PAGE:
Adnan Khashoggi (Arabic: عدنان خاشقجي, Turkish: Adnan Kaşıkçı; b. July 25, 1935, Mecca, Saudi Arabia – d. June 6, 2017, London, England) was a Saudi Arabian billionaire international businessman, best known for his involvement in arms dealing. He is estimated to have had a peak net worth of around US$4 billion in the early 1980s.
Khashoggi was born in Mecca, Saudi Arabia, the son of Muhammad Khashoggi, who was King Abdul Aziz Al Saud's personal doctor. His family is of Turkish origin. Adnan Khashoggi's sister was author Samira Khashoggi Fayed who married businessman Mohamed Al-Fayed and was the mother of Dodi Fayed. Another sister, Soheir Khashoggi, is a well-known Arab writer (Mirage, Nadia's Song, Mosaic).
Khashoggi was educated at Victoria College in Alexandria, Egypt, and the American university, California State University, Chico; Ohio State University; and Stanford University. Barely a year after arriving at Chico State, at 21, he brokered his first major deal, the sale of $3 million worth of trucks to Egypt. His commission was $150,000. He never returned for his college degree.
Khashoggi headed a company called Triad Holding Company, which among other things built the Triad Center in Salt Lake City, which later went bankrupt. He was famed as an arms dealer, brokering deals between United States firms and the Saudi government, most actively in the 1960s and 1970s. One of Adnan's first weapons deals was providing David Stirling with weapons for a covert mission in Yemen during the Aden Emergency in 1963. Among his overseas clients were defense contractors Lockheed Corporation (now Lockheed Martin Corporation), Raytheon, Grumman Aircraft Engineering Corporation and Northrop Corporation (which have now merged into Northrop Grumman).
Between 1970 and 1975, Lockheed paid Khashoggi $106 million in commissions. His commissions started at 2.5% and eventually rose to as much as 15%. Khashoggi became for all practical purposes a marketing arm of Lockheed.
A shrewd businessman, Khashoggi established companies in Switzerland and Liechtenstein to handle his commissions as well as developing contacts with notables such as Central Intelligence Agency (CIA) officers James H. Critchfield and Kim Roosevelt and United States businessman Bebe Rebozo, a close associate of United States President Richard Nixon. His yacht, the Nabila (named after his daughter), was the largest in the world at the time and was used in the James Bond film Never Say Never Again. After Khashoggi ran into financial problems he sold the yacht to the Sultan of Brunei, who in turn sold it to Donald Trump for $29 million, who later sold it for $20 million to Prince Al-Waleed bin Talal as part of a deal to keep his Taj Mahal casino out of bankruptcy.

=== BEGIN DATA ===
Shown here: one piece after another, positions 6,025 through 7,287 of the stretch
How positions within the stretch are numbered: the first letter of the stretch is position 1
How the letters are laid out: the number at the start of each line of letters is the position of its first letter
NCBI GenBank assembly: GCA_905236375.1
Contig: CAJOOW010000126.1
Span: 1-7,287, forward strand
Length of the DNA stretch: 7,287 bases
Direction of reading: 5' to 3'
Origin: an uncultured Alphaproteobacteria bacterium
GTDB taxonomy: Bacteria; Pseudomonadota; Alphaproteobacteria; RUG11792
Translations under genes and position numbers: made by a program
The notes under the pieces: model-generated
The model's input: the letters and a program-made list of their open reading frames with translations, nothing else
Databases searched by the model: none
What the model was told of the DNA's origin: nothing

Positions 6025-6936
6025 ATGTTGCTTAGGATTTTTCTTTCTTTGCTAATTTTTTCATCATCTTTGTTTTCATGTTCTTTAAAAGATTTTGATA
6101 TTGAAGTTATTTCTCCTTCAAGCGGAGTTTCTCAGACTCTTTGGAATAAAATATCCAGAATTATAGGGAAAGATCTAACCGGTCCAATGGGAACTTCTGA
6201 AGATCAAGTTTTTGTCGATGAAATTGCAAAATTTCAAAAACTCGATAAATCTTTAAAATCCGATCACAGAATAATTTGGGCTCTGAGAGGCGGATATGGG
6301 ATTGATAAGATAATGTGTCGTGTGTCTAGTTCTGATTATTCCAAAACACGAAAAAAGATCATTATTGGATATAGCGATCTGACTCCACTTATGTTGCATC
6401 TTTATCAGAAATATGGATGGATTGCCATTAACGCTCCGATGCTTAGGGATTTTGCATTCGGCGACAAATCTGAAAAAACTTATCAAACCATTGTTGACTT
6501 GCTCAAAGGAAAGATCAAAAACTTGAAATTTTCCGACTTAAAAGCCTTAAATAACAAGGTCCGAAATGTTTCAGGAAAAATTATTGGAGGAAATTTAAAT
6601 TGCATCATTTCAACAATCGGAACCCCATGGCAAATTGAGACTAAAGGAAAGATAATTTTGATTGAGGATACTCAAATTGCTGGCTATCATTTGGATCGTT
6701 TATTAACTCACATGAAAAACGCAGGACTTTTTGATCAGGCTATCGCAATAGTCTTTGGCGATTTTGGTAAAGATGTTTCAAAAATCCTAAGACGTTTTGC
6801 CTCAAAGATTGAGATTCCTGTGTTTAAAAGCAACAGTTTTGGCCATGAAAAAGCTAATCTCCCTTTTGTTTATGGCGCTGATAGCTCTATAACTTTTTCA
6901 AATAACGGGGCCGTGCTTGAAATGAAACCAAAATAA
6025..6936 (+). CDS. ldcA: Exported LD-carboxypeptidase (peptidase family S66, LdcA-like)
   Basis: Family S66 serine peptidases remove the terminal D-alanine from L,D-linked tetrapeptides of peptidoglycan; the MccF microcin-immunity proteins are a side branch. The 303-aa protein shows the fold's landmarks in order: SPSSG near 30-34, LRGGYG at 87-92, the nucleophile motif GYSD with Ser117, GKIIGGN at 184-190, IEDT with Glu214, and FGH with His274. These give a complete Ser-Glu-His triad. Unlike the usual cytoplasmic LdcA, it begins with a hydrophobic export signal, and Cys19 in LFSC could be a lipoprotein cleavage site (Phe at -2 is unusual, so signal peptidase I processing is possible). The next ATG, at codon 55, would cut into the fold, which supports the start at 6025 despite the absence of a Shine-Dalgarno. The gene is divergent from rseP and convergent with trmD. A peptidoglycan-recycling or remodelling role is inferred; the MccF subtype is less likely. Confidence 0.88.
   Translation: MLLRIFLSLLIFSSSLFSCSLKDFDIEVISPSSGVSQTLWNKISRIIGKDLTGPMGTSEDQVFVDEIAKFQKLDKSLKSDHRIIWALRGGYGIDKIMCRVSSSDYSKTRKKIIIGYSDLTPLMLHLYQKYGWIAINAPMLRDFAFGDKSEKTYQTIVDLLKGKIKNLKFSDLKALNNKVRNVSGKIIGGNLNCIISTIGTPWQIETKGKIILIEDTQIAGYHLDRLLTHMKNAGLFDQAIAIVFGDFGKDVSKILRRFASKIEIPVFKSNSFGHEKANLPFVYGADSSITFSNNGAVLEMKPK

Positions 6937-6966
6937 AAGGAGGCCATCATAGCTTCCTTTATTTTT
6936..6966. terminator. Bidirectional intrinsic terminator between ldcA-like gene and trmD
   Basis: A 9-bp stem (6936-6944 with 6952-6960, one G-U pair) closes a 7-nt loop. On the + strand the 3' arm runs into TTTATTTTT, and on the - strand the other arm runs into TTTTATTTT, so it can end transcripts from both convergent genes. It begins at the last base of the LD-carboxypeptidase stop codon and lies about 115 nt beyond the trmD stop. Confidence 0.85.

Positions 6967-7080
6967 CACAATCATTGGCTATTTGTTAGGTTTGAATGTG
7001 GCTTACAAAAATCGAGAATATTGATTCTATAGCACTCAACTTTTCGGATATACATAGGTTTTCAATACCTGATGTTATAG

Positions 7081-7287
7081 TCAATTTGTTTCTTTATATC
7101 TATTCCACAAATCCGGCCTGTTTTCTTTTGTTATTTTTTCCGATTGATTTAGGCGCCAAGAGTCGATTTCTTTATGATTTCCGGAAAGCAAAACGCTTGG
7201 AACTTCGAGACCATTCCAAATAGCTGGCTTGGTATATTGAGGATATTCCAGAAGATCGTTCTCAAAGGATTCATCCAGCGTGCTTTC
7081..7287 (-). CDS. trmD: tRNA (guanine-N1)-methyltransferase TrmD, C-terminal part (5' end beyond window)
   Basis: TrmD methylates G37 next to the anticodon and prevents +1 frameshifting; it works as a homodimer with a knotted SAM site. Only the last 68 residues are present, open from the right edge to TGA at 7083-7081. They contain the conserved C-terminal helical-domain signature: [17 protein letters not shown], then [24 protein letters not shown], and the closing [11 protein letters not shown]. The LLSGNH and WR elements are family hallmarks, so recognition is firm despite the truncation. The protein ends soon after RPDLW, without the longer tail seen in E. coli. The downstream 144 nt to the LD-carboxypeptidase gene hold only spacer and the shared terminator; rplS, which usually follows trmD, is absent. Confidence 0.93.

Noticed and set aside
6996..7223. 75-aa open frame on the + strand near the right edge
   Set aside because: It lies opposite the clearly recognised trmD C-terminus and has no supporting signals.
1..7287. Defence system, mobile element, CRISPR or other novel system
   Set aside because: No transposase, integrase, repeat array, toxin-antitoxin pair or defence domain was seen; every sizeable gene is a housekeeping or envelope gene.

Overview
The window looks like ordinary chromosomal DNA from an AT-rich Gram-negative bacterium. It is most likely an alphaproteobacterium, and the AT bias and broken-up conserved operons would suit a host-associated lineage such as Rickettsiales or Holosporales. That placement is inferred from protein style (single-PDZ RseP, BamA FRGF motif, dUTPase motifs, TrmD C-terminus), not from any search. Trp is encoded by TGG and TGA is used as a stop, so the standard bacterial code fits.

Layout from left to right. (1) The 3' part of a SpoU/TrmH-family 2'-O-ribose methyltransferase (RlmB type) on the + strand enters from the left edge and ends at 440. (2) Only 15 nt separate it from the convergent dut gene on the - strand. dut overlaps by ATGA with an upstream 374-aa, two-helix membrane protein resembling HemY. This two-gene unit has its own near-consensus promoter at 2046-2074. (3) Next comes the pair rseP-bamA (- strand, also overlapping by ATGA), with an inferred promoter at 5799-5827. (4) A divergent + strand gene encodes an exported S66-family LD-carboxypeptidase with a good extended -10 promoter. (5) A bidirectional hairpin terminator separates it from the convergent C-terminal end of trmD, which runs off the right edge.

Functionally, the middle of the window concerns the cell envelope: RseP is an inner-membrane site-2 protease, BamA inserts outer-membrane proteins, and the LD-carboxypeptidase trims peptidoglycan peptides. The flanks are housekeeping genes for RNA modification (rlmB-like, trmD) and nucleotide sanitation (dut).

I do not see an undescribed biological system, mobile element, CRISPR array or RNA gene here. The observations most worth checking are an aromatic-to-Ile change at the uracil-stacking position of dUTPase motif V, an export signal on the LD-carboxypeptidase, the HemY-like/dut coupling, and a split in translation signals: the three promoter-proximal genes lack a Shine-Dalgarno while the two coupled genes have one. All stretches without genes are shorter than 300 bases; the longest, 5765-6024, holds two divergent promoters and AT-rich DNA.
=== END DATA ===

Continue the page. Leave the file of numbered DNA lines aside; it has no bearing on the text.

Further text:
Khashoggi was implicated in the Iran-Contra affair as a key middleman in the arms-for-hostages exchange along with Iranian arms dealer Manucher Ghorbanifar and, in a complex series of events, was found to have borrowed money for these arms purchases from the Bank of Credit and Commerce International (BCCI) with Saudi and United States backing. His role in the affair created a related controversy when Khashoggi donated millions to American University in Washington, D. C. to build a sports arena which would bear his name. Khashoggi was a member of the university's board of trustees from 1983 until his indictment on fraud and other charges in May, 1989.
In 1988, Khashoggi was arrested in Switzerland, accused of concealing funds, and held for three months. Khashoggi stopped fighting extradition when the United States prosecutors reduced the charges to obstruction of justice and mail fraud and dropped the more serious charges of racketeering and conspiracy. In 1990, a United States federal jury in Manhattan acquitted Khashoggi and Imelda Marcos, widow of the exiled Philippine President Ferdinand Marcos, of racketeering and fraud.
Khashoggi, along with Ramy El-Batrawi, was the principal financier behind Genesis Intermedia, Inc., a publicly traded Internet company based in the United States. In 2006, El-Batrawi and Kashoggi were sued by the United States Securities and Exchange Commission for securities fraud. The case was settled in 2008; both men did not admit or deny the allegations.
In the 1960s, Khashoggi married 20-year-old Englishwoman Sandra Daly (Sandra Patricia Jarvis-Daly) who converted to Islam and took the name Soraya Khashoggi. They raised one daughter (Nabila, who attended Millfield School in England and whose son is the pianist and composer Thorvald Spartan von Daggenhurst) and four sons together (Mohammed, Khalid, Hussein, and Omar). Soraya and Khashoggi divorced in 1974. Five years later, a judge ordered Khashoggi to pay Soraya $875 million, the largest-ever divorce settlement at the time.
Khashoggi's second wife, the Italian Laura Biancolini, also converted to Islam and changed her name to Lamia Khashoggi. She was seventeen when she met Adnan and gave him another son, Ali, in 1980.
In the 1980s, the Khashoggi family occupied one of the largest villa estates in Marbella, Spain, called Baraka, hosting lavish parties usually arranged by Robert Young, a local club owner. Guests at these parties included film stars, pop celebrities and politicians including Canadian Prime Minister Pierre Trudeau. In 1985, celebrity reporter Robin Leach reported Khashoggi threw a five-day birthday party in Vienna for his eldest son, and in his heyday, Khashoggi spent $250,000 a day to maintain his lifestyle.
Khashoggi also owned Ol Pejeta Conservancy in Laikipia, Kenya. His house has since been converted into a hotel which is run by Serena Hotels.
Khashoggi died peacefully on June 6, 2017 while being treated for Parkinson's disease at St. Thomas' Hospital in London, England. He was 81 years old.